In collaboration with the University of Puerto Rico, Basin Seeds Inc. (Idaho), and USAID, the USDA-ARS Feed-the-Future Grain Legumes Project shipped over 12 tons of ‘Sankara’ black bean seed to Haiti that arrived on Nov. 16, 2016. This seed, urgently needed due to hardships caused by Hurricane Matthew, was produced with the goal of testing a model for providing a secure, annual supply of high quality, disease-free, Western U.S. grown common bean seed to countries such as Haiti that have a perennial shortage of seed and are vulnerable to extreme weather events including droughts, tropical storms and hurricanes.
‘Sankara’, tested as XRAV-40-4 and released in Haiti in 2015 has good yield potential and resistance to BGYMV (Bean Golden yellow Mosaic Virus), BCMNV (Bean Common Mosaic Necrosis Virus) and BCMV (Bean Common Mosaic Virus), key viral diseases in Haiti. ‘Sankara’ has exhibited early maturity and superior yield in the highlands of Haiti during the summer. Dr. James Beaver sent 30 lbs. of Breeder Seed to Dr. Phil Miklas and 1,000 lbs. of Foundation Seed was obtained in a field planting in Othello, Washington during the summer of 2015. The line was well adapted, early maturing, and produced high-quality seed in Washington at a multiplication rate of 30. This Foundation Seed was inspected and certified by Washington State Department of Agriculture and later accepted by Idaho State Department of Agriculture for increase in Idaho by the Basin Seed Company.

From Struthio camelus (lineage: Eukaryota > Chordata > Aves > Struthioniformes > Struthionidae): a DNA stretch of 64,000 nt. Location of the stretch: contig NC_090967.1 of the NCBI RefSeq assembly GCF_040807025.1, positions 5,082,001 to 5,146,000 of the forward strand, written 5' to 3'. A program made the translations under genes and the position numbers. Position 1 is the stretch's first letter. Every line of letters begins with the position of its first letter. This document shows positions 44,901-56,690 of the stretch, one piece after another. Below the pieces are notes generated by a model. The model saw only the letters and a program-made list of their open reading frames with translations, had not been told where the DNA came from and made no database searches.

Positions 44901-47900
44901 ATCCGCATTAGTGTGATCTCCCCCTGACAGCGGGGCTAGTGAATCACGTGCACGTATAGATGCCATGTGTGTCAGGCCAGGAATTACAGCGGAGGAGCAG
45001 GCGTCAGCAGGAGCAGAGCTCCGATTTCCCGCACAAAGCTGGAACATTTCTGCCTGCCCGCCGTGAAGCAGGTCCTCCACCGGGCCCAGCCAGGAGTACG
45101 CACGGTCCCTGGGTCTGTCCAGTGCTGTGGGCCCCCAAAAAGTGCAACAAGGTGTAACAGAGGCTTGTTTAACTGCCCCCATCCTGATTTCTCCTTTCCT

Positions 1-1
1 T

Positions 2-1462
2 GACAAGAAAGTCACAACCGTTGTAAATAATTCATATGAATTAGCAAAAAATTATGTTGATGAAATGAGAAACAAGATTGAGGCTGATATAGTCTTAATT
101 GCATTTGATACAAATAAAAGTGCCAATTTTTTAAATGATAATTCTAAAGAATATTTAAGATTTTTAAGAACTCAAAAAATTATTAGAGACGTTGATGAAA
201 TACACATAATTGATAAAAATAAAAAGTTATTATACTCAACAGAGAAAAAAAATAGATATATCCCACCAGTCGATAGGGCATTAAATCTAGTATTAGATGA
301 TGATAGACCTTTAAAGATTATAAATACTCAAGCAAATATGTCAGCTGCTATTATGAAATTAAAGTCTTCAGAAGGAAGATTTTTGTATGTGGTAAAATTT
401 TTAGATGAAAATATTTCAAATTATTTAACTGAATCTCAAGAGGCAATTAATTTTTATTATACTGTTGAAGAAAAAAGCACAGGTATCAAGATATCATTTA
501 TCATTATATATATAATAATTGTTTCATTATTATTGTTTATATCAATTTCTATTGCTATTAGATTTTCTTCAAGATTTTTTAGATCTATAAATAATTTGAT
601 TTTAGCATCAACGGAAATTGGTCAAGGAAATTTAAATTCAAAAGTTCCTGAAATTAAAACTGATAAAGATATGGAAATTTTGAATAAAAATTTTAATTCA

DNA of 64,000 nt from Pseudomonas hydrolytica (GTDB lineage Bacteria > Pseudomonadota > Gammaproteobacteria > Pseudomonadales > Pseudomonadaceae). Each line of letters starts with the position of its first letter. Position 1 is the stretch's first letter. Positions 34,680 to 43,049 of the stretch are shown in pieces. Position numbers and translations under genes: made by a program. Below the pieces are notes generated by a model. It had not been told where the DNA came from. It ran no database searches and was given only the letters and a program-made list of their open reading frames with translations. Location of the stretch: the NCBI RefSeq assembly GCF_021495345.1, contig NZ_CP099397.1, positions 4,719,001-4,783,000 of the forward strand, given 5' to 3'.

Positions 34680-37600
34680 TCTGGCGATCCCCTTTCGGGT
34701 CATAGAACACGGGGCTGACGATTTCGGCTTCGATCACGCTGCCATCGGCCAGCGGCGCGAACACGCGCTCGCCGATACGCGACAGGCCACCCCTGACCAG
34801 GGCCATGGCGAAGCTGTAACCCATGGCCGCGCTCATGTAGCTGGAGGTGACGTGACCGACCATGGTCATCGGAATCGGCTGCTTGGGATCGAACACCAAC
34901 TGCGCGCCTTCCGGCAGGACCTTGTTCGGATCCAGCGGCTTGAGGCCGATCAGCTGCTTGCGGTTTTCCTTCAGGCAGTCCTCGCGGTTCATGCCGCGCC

Dr. Ron Riley and Mike McKenna, co-owners of Basin Seed Company in Nampa, Idaho, planted the Foundation Seed of ‘Sankara’ and produced 27,000 lbs of Certified Seed in September, 2016. The seed is disease-free, high quality and genetically pure with 92% germination and 99.98% purity. Through expedited cleaning, processing, and packaging in 50 lb bags with a Haitian Creole label, Basin Seeds was able to ship 500, 50 lb bags to Haiti on 7 October, arriving in Haiti on 16 November and in time for the November/December 2016 Winter planting season. This is sufficient seed for almost 500 acres during the irrigated winter season in Haiti. A modest yield of 1,200 lbs/acre would produce a sufficient amount of seed of ‘Sankara’ to be planted on small-scale farms in the mountains during the summer of 2017 on over 9,000 acres.
The rainfall distribution for the 2015-16 Malawi crop growing season was in general below normal in many parts of the country. Drought conditions prevailed in many areas and crop yields were adversely affected including maize, the staple food for the country. The figure below shows rainfall distribution at the Salima site.
A subset of 10 Andean Diversity Panel (ADP) and 13 Durango Diversity Panel (DDP) lines that had been selected for good performance under biotic and abiotic stresses across Malawi, Tanzania, South Africa, Puerto Rico and the United States were planted at Bunda, Bvumbwe, MUST, and Chitala. The materials were grown in 4 row plots with three replications at each location. Phenological, yield and yield component data were determined.